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Thread: A Possible Workaround For The S3TC Patent Situation

  1. #61
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    Forcing such an option enabled is certainly bad style and I would not recommend anyone to do that.

    However, Xonotic itself already comes with a S3TC fallback - one I wrote that predates S2TC. It decompresses each of the 4x4 blocks into ONE pixel, by just averaging the two color values and ignoring the pixel data. The rationale is that the affected chipset likely can't handle the full resolution well anyway due to being low on VRAM (or not having any at all, and always using system RAM). This assumption is true for Intel chipsets, and anything DRI - except the more modern DRI supported Radeon cards, and Nouveau - for both of which, non-free but "properly" S3TC supporting drivers are available too.

  2. #62
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    Quote Originally Posted by F.Ultra View Post
    No that is not how patents work, you can only loose patents by having them invalidated by a court, and that cannot happen due to you letting others use the patent without litigating.

    What you are thinking about it copyright law, if you don't protect your copyright you loose it.

    Yes but it was filed in 1997 which is the date from which the 20 years should be added so it will expire in 2017.
    Patents and copyright are essentially the same thing. If you have a history of NOT protecting your patents, then the courts will be less likely to enforce your patents when you finally do attempt to do so.

  3. #63
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    You don't lose copyright unless it expires, what on Earth are you two on about?

  4. #64
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    Quote Originally Posted by pingufunkybeat View Post
    You don't lose copyright unless it expires, what on Earth are you two on about?
    I'm not sure what he was talking about, but I'm only talking about the court's willingness to enforce IP rights, whether they be through copyright or patent (which really boil down to very similar concepts -- "this information belongs to me"). If you have a history of not being interested in enforcing your IP and then suddenly want to enforce it, but only against a single violator, then there is this question of why. Courts are run by humans, and REALLY like precedent... so if you set a precedent of allowing your IP rights to slide, the court will be less likely to side with you when you finally do want to enforce it... especially if it is just in one specific instance.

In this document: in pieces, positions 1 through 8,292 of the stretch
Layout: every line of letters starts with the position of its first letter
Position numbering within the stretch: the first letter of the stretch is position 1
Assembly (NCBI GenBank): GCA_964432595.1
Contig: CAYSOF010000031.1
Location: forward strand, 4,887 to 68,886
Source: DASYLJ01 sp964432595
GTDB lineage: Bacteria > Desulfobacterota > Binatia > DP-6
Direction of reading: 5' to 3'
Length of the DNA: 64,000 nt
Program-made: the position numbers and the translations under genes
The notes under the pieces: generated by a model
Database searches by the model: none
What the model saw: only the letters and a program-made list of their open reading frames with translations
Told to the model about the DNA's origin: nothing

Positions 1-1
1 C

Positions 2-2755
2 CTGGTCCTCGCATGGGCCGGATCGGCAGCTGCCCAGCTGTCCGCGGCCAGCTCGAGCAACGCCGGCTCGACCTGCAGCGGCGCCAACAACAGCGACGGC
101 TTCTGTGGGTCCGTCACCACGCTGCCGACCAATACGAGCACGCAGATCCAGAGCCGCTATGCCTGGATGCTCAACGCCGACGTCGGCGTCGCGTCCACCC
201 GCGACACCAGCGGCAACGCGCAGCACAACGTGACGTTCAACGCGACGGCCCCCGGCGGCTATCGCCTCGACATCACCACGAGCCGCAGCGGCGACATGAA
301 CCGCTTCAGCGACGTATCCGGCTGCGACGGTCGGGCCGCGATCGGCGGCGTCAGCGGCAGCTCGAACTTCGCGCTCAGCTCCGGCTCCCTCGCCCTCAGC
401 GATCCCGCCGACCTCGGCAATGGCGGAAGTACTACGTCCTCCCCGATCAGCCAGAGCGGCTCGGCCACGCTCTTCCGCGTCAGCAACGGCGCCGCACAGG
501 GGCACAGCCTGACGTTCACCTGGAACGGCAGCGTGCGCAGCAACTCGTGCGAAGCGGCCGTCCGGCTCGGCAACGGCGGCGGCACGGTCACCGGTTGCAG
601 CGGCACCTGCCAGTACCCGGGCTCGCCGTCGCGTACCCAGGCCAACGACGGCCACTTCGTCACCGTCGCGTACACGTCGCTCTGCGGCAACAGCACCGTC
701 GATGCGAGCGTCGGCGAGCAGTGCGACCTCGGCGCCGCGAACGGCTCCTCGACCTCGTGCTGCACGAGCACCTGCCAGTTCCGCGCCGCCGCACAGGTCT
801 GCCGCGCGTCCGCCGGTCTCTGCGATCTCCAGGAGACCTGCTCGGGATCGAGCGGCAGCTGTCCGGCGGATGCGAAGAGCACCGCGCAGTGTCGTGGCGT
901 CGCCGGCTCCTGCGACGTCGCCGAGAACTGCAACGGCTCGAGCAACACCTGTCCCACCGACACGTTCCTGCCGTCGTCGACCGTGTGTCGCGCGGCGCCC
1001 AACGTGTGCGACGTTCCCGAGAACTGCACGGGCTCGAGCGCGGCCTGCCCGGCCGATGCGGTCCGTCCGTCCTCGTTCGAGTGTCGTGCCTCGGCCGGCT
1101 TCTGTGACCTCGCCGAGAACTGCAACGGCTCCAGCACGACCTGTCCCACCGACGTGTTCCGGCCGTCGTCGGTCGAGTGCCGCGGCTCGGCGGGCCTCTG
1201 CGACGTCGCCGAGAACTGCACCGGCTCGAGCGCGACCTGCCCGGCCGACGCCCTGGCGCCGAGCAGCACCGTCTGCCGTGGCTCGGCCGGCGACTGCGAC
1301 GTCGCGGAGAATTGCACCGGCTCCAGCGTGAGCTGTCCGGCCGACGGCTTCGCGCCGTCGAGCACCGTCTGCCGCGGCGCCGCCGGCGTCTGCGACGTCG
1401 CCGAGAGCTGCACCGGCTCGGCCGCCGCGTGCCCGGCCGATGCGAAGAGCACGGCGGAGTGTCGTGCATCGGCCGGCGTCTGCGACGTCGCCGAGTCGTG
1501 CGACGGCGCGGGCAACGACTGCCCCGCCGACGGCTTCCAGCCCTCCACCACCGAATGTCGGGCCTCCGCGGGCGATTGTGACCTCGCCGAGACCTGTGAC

5. #65
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    This is how trademarks work. That's why things like Xerox, Hoover and Cola can't be enforced anymore, since they've entered the common language.

    But if you have a patent, you have a patent. Same with copyright. I simply can't imagine the "others violated the copyright before us, so it doesn't count anymore" defense can work anywhere in the world. It's your "right" so you sue at your own discretion, if you feel like it.

    "Intellectual property" is a very misleading concept. It groups very different things together. They work very differently.

  6. #66
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    Quote Originally Posted by pingufunkybeat View Post
    This is how trademarks work. That's why things like Xerox, Hoover and Cola can't be enforced anymore, since they've entered the common language.